Mel looked at Shannon, noticing the crows feet around her eyes. Her face was still bright, and to Mel she would always just be the Shannon she’d always known. But Mel knew what she meant, she had noticed it too. Most of the other women here were at least a few years younger than them.

“You don’t have to rush into anything serious,” Shannon said. “It’s not about the rest of your life. It’s about your life right now. Don’t take it for granted. I remember your last breakup – and yeah you had some serious shit to work through. This time? You’ve been through all this before. You’re young. Attractive. Smart. You just need a boost of self-confidence. Hit the gas.”

Mel frowned at her.

“I thought tonight would be a girl’s night.”

“It is – but like how we used to do it,” Shannon smiled, coaxing Mel. “C’mon. We need new stories to laugh about later. It’s been too long since we’ve done this. Let’s prove the world is larger than the mope-fest you’ve been stuck in.”

“I’m not stuck in a mope-fest.” Mel said.

“This is the first time you’ve been out like this in a month,” Shannon said. “There are only so many movies we can stay in and watch together.”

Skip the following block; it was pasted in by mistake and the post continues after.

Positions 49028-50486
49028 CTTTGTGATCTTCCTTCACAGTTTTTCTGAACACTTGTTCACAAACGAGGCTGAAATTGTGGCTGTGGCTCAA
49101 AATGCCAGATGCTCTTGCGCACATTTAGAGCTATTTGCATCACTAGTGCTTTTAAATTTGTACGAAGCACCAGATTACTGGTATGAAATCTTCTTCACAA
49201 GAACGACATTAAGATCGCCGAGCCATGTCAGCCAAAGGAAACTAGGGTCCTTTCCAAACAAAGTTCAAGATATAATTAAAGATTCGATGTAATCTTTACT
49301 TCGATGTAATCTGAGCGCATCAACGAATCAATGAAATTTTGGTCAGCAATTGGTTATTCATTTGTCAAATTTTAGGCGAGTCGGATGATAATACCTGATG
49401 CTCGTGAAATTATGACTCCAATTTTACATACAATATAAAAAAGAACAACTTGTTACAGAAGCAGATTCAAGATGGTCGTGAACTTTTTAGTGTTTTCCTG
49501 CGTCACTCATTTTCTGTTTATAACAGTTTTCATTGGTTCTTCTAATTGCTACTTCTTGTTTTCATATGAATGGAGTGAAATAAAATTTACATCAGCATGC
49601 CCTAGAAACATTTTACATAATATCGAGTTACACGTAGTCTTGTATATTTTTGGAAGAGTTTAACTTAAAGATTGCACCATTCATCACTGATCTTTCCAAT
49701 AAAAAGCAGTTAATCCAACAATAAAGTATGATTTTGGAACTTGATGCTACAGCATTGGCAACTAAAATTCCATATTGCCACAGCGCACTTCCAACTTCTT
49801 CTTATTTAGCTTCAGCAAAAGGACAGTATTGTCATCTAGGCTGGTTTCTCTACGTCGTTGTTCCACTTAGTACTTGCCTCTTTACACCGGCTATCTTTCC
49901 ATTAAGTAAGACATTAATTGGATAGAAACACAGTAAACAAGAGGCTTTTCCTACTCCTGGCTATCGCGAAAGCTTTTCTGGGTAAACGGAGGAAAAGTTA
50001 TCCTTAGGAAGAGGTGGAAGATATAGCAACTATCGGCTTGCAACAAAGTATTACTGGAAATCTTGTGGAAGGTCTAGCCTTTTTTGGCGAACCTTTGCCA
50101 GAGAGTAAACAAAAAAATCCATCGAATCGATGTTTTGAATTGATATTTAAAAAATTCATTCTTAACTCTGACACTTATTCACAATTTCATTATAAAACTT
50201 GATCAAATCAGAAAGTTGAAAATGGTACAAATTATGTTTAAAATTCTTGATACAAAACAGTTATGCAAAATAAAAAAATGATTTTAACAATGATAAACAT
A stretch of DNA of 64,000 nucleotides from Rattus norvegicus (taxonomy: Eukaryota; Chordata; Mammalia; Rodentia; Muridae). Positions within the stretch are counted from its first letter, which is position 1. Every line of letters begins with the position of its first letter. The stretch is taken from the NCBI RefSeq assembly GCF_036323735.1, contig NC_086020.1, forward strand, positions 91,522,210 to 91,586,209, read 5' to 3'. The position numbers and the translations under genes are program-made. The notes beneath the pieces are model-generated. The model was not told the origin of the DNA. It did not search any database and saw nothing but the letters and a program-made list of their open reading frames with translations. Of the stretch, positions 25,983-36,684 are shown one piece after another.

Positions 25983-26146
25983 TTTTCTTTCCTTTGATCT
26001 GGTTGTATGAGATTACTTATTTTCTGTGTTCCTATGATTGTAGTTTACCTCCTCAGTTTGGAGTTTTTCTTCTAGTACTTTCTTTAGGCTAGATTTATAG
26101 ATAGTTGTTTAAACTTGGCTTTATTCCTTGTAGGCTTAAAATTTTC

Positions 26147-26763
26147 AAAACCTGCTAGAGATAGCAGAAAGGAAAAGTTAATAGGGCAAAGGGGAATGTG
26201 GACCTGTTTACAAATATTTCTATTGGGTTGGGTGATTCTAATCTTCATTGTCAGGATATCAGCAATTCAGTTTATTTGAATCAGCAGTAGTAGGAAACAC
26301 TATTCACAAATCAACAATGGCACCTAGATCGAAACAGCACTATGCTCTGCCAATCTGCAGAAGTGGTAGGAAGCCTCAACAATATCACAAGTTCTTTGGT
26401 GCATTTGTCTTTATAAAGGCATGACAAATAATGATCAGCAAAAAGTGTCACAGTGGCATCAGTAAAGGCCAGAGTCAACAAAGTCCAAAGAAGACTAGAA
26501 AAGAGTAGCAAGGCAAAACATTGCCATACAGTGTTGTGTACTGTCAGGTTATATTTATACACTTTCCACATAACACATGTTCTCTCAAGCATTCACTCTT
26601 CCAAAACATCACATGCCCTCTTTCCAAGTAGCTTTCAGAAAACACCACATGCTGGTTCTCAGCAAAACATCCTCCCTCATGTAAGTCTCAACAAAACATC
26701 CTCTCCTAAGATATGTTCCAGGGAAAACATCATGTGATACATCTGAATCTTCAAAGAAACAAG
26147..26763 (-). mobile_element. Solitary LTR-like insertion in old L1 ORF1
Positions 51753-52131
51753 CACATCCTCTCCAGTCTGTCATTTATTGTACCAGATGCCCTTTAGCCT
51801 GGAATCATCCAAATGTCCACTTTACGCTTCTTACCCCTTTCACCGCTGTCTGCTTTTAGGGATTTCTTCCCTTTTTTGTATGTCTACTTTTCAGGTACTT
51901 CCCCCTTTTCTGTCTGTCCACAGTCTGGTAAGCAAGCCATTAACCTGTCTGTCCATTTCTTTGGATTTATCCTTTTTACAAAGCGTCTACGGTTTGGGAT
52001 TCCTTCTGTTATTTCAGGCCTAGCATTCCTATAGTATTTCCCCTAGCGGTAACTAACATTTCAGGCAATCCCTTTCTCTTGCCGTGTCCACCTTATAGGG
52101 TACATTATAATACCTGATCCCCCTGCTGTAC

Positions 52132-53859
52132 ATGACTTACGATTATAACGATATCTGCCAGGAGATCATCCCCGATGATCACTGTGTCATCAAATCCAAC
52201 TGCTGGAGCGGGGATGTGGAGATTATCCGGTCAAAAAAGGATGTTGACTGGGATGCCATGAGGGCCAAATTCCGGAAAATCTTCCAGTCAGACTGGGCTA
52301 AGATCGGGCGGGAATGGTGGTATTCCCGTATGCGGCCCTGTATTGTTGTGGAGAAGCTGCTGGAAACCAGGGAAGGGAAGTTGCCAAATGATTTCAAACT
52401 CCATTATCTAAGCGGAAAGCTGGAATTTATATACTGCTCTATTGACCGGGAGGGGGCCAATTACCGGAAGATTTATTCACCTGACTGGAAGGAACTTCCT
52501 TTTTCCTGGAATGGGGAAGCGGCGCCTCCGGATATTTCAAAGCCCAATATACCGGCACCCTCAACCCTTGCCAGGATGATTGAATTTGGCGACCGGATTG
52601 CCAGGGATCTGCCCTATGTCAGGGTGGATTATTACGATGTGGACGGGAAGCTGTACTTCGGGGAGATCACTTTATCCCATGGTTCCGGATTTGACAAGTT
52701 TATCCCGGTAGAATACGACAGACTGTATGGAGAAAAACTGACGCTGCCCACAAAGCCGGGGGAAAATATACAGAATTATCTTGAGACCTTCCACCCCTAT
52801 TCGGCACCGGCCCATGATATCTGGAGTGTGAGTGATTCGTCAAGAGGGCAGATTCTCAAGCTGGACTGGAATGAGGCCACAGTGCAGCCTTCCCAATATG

“I’ve been painting. Reconnecting with myself.” 

“I think you’ve been hiding,” Shannon pressed.

“I came out tonight – I’m open to new things.”

“Yeah?” Shannon asked, then looked around the patio. She turned back to Mel and motioned her head. “That guy over there.”

Mel looked over to where she had motioned.

“Why? What if he’s some sort of creep?”

“Not a creep. Creep’s don’t dress that nice.”

“The dangerous ones do.”

“What do you mean?”

“Like – serial killers. The ones where all their neighbors and coworkers go on television and talk about what a great guy he was.”

Shannon laughed.

“Versus if he dressed like what? You know he’s probably a nice guy that’s trying too hard.” 

Mel smiled. “Shan …” 

Shannon interrupted.

“Mel – look you were there for me when I went through my divorce. You remember how low I was during that whole time? You took me out, and you helped me get back to normal when that was the last thing I felt like. But you helped me believe I could be normal again. That things were okay even then, and I wasn’t some sort of loser.” 

Shannon took another drag on her cigarette.

“You weren’t some sort of loser. Still aren’t.”

“You could see that. I couldn’t see it,” Shannon exhaled a plume of smoke, “Now I’m telling you what I see.”

Mel looked over at the guy.

“He is cute,” Mel said.

“Look, if he’s a serial killer and only one of us can get away, then I volunteer as tribute.”

She held up two fingers in a promise. 

“Stop,” Mel said. She watched the man. He was relaxed, leaning on a nearby planter along the black gate. He had a clear view to the stage and seemed absorbed in the music while finishing a cigarette. A glass sat next to him on the bricks.

Mel sighed, and pulled her phone out to check. Shannon reached over and covered the phone.

“Shit – I’m sorry,” Mel said.

“Don’t be sorry. We’re here to have fun,” Shannon said.

Mel put her phone away.

“Ok,” Mel agreed.

Shannon beamed.